Tuesday, September 11, 2007

ASTERS IN SEPTEMBER ARE POPULAR POLLEN and NECTAR STOPS


Yesterday, in the afternoon before the showers, it was warm and humid with the sun showing through on occasion. It seemed as if all the insect world knew that soon cool weather would be here and the days of plenty would be past. So all were busy loading up as if it were their last chance.


Wasps, caterpillars, skippers,solitary native bees and even a few honey bees covered the many flowers. It seems New England Aster (Aster novae-angliae) has done well in the heat and plentiful rain of this years late summer. Tall plants full of small flowers whose purple rays fan out to surround a delectable creamy yellow center. Come one, come all there is plenty for everyone.



All this abundance started with a single seedhead winter sown three years ago as an experiment. Wanting to start with plants known to grow easily from seed I could then judge any failure or success on the method itself. Asters can adapt to fluctuations in rain and soil nutrients by staying small to conserve or growing enormous when circumstance is in favor.

Most years,like the yellow coneflowers (Ratibida pinnata) that bloom earlier, aster is kept low and caused to branch out by foraging rabbits. Preferring the young tender shoots, as the summer wears on the rabbits move to other tastier tidbits. This always leaves plenty of time for the aster to grow tall enough to produce an abundance of flower and seed. After the fall insect frenzy finches and sparrows like to dine on the seeds. So overall this New England Aster supplies an amazing amount of food to a diverse crowd in the wildlife habitat.

5 Comments:

Blogger Carol said...

I do enjoy the asters in the fall. Mine have yet to bloom, stunted by a dry, hot summer, no doubt. Hopefully, a few will bloom by the 15th for Garden Bloggers' Bloom Day.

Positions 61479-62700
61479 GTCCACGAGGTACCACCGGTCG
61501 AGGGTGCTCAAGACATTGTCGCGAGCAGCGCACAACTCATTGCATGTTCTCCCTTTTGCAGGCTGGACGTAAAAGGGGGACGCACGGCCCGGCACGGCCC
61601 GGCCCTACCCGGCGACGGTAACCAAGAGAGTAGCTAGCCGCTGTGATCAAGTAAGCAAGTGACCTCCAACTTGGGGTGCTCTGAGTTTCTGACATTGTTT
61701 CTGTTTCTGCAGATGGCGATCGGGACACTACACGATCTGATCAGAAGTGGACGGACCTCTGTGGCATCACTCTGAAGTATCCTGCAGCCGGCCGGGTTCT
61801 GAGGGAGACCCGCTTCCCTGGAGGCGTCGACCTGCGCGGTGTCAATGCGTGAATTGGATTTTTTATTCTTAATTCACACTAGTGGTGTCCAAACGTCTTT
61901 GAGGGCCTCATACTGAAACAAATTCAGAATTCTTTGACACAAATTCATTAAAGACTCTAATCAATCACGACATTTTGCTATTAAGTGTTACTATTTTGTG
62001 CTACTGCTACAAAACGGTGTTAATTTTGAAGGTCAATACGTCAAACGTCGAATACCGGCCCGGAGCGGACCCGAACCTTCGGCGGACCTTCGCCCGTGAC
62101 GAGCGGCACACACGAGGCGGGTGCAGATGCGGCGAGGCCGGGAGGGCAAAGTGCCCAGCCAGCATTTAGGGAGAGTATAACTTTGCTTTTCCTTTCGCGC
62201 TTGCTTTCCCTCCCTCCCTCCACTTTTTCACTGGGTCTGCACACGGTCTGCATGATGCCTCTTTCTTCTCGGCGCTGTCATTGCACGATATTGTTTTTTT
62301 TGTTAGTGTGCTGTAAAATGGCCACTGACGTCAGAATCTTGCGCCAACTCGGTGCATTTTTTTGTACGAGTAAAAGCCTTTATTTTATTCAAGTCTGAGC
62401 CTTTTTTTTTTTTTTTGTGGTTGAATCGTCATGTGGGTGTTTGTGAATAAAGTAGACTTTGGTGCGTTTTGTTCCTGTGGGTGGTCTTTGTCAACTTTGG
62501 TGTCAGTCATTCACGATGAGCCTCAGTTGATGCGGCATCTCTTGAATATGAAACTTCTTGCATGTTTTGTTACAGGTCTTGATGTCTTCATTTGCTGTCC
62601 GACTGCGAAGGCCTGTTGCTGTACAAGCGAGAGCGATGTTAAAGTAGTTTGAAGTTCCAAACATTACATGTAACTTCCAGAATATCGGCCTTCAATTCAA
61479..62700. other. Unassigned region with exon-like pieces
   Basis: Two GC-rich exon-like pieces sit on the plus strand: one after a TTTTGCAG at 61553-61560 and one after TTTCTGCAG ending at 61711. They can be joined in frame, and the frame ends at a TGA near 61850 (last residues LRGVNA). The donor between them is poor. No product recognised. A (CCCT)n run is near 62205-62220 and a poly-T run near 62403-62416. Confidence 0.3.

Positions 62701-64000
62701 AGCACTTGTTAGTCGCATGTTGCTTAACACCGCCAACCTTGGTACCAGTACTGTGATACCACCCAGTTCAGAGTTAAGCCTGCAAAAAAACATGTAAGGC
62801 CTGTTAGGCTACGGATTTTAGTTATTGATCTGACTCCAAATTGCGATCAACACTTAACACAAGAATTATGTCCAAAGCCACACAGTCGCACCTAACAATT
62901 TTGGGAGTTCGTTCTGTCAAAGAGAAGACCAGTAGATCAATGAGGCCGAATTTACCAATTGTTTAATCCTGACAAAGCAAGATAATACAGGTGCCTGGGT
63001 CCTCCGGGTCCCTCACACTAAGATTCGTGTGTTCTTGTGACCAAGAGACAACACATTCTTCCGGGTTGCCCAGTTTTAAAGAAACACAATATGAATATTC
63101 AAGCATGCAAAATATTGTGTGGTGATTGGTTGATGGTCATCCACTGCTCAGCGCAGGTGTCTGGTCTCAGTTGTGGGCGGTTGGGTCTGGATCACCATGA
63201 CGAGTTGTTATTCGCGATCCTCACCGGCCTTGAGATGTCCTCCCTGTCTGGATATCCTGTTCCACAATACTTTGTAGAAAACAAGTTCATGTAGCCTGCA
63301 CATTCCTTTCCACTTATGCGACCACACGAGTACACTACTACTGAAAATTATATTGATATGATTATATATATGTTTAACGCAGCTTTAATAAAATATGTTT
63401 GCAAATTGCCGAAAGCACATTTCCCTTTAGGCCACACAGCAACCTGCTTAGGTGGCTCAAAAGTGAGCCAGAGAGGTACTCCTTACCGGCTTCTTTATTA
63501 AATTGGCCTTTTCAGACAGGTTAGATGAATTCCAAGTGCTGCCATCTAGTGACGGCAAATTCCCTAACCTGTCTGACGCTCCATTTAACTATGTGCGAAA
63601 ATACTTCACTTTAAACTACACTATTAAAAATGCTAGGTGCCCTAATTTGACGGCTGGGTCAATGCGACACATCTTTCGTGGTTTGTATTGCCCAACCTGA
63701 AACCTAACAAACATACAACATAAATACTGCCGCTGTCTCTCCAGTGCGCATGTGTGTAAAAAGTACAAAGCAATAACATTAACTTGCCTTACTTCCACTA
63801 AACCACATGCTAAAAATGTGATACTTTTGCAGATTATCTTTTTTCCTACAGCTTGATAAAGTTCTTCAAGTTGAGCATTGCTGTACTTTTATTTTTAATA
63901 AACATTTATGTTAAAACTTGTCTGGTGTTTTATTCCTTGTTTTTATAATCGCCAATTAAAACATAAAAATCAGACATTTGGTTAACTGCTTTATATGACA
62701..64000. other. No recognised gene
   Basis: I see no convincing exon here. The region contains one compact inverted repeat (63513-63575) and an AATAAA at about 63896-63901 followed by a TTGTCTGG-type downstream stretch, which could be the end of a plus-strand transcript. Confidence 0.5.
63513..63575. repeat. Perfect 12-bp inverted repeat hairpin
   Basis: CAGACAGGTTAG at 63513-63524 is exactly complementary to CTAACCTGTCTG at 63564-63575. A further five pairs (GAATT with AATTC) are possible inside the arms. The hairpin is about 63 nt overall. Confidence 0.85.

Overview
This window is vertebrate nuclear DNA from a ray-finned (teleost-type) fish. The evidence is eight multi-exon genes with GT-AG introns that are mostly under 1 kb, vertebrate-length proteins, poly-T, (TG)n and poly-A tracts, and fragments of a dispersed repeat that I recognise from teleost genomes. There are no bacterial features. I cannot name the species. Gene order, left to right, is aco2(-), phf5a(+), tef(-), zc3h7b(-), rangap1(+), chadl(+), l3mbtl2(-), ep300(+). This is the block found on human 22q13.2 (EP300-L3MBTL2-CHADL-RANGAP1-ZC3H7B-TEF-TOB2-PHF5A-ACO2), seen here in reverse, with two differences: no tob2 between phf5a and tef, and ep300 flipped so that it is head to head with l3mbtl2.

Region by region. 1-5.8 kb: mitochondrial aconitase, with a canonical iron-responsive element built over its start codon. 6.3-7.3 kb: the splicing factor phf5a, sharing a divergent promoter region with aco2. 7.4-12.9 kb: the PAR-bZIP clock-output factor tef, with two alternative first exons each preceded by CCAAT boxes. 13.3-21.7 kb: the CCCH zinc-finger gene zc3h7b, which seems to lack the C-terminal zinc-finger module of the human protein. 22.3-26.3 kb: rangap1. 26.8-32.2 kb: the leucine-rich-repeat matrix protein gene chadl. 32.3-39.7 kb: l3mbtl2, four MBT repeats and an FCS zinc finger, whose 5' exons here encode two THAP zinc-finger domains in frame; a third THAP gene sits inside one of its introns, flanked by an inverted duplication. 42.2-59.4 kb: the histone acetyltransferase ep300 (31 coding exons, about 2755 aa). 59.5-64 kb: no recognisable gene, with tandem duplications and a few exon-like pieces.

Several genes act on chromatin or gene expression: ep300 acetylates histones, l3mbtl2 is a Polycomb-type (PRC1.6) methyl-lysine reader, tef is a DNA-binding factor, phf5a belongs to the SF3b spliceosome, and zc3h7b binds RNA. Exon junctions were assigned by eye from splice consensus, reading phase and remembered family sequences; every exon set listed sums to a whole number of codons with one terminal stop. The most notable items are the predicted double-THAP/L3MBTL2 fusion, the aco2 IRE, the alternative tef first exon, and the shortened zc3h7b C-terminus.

Carol at May Dreams Gardens

11/9/07 7:44 PM  
Blogger firefly said...

Beautiful photos, Gloria. I love the bee with the pollen-loaded legs!

I planted an Aster laevis seedling this year that is just about to bloom. Can't wait to see the flowers!

Different types of asters also grow by the roadside here and bloom well into October, and I'm planning to collect some of the seedheads.

14/9/07 2:14 PM  
Blogger Dirty Knees said...

Aaah, asters! Yes, they are beautiful! Are New York asters the same as New England asters, aka Michaelmas daisies? They appear to be in your photos.

My Michaelmas daisies are nearly in bloom but already they have been adorning the roadsides for a week or more here in Central Ontario.

15/9/07 8:58 PM  
Blogger Gloria said...

Carol,we had so much rain in August I was begining to worry about the asters. But they are doing well and so full of blooms.Yours will bloom soon if you are getting the same 40 degree nights that Chicago is experiencing this past week.

Firefly, that is a good way to get seed. Aster is never in danger of low seed production even in a bad year.
I would like to get a woodland aster in white. The one growing at the Lurie garden is only a couple of feet tall and very attractive for some shade.

Hi there Dirty knees,
I think New York and New England are very similar but different varieties of aster.

17/9/07 1:27 AM  
Blogger Beo said...

N.E. Aster has become on of my all tie favorite fall pollinator attractants. It is one of the few plants (other than the clover in the lawn and compost beds) that consistently attracts honeybees which could use the help this year.

Mine typically get typically have sever foliage die back on the bottom 2/3 of their stalks-any pointers? I have begun to expect this as normal and am planting little bluestem and butterfly weed in front of mine to mask it, but would like to know if there is another way.

Great blog-love the info!

22/9/07 7:58 AM  

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